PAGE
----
The much anticipated day has
finally arrived, September 18th, when the Fed made the decision to cut the federal-funds target
rate by 50 basis points as well as the discount rate by 50 basis points. The move was a bit stronger then
expected. What has led to this? Why has this been somewhat expected and
deemed necessary? The summer of 2007 is
one that nobody in the mortgage industry will forget. Firms shut down literally overnight, locks
were not honored, and rates increased dramatically.
I witnessed this first hand after attending a seminar put on by ABC, American Brokers Conduit, a conduit for American Home Mortgage, at which Greg Frost was speaking. It was a great seminar and very informative, I walked out with greater knowledge of how to increase business and, of course, a few ABC knick-knacks they handed out. Only 2 weeks later they shut their doors practically overnight, no loans in our pipeline could go through ABC anymore. I still have the leather planner with the ABC logo they gave me at the seminar, always to remind me of the mortgage industry troubles I experienced first hand this summer.
What has been deemed the ‘liquidation crisis,’ or ‘subprime meltdown’ in the US, reached a global level this summer. It began as a Wall Street risk adjustment for subprime loans as they were determined to be highly risky because of increased default risk. Government banks were forced to inject billions of dollars into economies to ease the worry of tight credit. Also, the Fed ‘opened the discount window’ for the first time since September 11th, 2001, that is how serious this credit problem became. So exactly 6 years and 1 week after the events of September 11th spurred a recession, the Fed has deemed the worsened economy worthy of a bold 50 basis point rate cut. This proves an interesting comparison attesting to cyclical economies.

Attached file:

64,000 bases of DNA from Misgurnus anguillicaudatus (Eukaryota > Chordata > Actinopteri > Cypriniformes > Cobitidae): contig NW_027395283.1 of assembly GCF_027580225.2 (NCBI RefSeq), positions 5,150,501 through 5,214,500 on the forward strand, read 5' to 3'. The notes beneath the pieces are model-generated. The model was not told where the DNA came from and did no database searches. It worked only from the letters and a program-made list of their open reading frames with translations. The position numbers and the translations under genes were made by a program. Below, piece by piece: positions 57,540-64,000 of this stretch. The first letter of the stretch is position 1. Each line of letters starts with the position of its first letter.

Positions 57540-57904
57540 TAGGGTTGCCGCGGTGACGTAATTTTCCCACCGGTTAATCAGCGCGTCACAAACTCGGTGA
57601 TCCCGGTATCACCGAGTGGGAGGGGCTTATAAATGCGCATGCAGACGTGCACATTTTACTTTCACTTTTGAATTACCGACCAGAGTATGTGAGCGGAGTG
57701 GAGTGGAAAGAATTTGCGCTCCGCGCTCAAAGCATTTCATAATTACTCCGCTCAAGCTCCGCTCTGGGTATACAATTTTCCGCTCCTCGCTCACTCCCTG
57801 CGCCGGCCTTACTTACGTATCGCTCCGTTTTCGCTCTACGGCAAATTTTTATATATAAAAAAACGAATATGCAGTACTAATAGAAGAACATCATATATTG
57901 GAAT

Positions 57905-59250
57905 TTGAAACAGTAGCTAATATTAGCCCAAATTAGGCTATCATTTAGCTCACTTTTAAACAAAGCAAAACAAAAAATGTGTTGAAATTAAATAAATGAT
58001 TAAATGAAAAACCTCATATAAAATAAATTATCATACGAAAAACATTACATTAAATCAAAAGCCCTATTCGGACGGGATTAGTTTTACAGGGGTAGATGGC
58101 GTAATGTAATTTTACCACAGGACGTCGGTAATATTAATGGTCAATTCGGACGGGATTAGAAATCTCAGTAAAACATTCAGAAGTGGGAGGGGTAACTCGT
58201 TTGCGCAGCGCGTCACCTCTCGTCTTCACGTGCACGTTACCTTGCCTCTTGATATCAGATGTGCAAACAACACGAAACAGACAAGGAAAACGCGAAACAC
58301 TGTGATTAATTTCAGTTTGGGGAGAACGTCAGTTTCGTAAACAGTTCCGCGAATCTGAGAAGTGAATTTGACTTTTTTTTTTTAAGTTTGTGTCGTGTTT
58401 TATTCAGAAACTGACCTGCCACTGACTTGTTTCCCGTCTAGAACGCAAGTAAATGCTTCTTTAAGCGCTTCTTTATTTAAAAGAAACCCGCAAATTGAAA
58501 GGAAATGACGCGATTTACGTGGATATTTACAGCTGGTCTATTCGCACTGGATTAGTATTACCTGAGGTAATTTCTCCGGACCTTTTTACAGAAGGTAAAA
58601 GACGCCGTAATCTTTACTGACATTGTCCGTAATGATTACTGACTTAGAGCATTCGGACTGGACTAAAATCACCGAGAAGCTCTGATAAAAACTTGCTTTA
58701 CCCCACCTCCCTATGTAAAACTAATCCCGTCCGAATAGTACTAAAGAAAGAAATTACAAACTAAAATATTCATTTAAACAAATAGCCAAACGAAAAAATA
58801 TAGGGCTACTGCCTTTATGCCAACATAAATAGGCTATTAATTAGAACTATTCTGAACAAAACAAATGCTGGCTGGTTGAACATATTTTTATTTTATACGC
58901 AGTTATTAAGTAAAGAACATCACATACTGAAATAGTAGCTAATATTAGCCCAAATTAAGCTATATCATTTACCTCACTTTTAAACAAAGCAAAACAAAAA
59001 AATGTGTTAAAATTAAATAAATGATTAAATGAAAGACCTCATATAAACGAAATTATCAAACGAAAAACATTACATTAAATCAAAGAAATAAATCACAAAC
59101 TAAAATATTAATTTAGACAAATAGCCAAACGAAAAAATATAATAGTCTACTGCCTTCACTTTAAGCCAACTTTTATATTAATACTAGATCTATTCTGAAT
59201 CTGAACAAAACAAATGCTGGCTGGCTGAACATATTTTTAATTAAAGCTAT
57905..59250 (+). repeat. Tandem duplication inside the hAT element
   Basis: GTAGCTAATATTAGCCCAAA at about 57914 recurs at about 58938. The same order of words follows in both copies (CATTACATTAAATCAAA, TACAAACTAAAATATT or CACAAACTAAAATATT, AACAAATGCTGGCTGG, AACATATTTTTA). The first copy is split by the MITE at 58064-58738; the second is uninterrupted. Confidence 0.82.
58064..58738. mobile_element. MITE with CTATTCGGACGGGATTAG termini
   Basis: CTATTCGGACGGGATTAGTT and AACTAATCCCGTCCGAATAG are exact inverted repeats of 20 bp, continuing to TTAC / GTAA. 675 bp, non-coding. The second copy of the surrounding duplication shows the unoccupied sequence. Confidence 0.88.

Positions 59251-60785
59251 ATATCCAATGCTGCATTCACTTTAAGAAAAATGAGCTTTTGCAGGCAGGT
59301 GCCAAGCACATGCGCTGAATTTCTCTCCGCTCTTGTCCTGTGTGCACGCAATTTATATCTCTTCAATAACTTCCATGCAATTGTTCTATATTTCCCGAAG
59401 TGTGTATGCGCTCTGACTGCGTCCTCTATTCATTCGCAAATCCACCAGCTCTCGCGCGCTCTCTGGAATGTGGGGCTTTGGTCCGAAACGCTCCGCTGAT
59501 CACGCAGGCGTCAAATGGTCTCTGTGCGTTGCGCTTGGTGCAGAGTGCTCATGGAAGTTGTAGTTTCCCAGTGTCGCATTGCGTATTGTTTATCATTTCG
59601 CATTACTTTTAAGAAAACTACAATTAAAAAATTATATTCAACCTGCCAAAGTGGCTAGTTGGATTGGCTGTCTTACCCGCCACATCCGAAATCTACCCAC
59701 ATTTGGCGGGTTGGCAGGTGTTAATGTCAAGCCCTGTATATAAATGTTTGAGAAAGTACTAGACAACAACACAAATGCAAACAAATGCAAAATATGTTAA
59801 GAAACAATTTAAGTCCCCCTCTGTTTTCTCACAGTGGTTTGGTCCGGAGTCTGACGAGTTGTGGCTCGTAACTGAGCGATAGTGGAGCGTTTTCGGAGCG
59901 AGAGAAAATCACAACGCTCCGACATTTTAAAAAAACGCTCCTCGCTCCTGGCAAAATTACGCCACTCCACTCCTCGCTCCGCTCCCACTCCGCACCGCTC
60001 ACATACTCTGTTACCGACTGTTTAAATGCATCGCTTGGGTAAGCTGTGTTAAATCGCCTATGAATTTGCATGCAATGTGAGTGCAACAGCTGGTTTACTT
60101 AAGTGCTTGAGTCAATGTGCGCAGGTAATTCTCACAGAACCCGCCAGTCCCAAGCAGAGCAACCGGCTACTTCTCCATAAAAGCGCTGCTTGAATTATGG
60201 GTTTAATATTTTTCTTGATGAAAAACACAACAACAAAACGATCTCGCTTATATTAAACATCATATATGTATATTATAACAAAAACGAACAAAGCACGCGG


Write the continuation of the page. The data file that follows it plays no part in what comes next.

But what actually caused the ‘subprime meltdown?’ In reality it can be traced back to the booming housing markets. These markets were saturated with mortgage brokers who did not know their trade. People were being placed in high risk loans, option ARMs, Neg Ams, and loan amounts above what their income should allow. Many borrowers were not aware that their payments may jump dramatically in future years. However, at the time there were no problems because homes were appreciating at a greater rate than people’s principal or interest payments were increasing. While things were good, almost anyone could get the loan they wanted, until most recently home appreciation slowed or even declined short term in some markets. The decrease in home equity caused a higher risk to those subprime borrowers as they ultimately began defaulting. This is were the default risk adjustment was made by Wall Street, or the mortgaged backed securities, as they realized the increased risk from these subprime loans.
Now that the underbelly of the ‘liquidation crisis’ is revealed, the Fed’s actions can be analyzed as one of the ways in which they seek to monetarily control the economy. All of ‘opening the discount window,’ lowering the federal funds target rate, and buying or selling treasuries are three ways in which the Fed uses its controls. This summer all three were enacted, lastly with the reduction of the federal funds target rate. The action, contrary to a standard misconception, is just a target that the Fed seeks to achieve and not an actual rate that they lower. However, this action will hopefully ease this tight credit market and enable businesses to gain currency easier and be more liquid. So did the Fed make a good decision? In my opinion they made a necessary decision in order to help the troubled credit market and the slipping economy. I believe that in the future things will still continue to economically decline, particularly the value of the dollar, which is continuing to slip. However, the strong global economy will actually help the
By, Joe Brady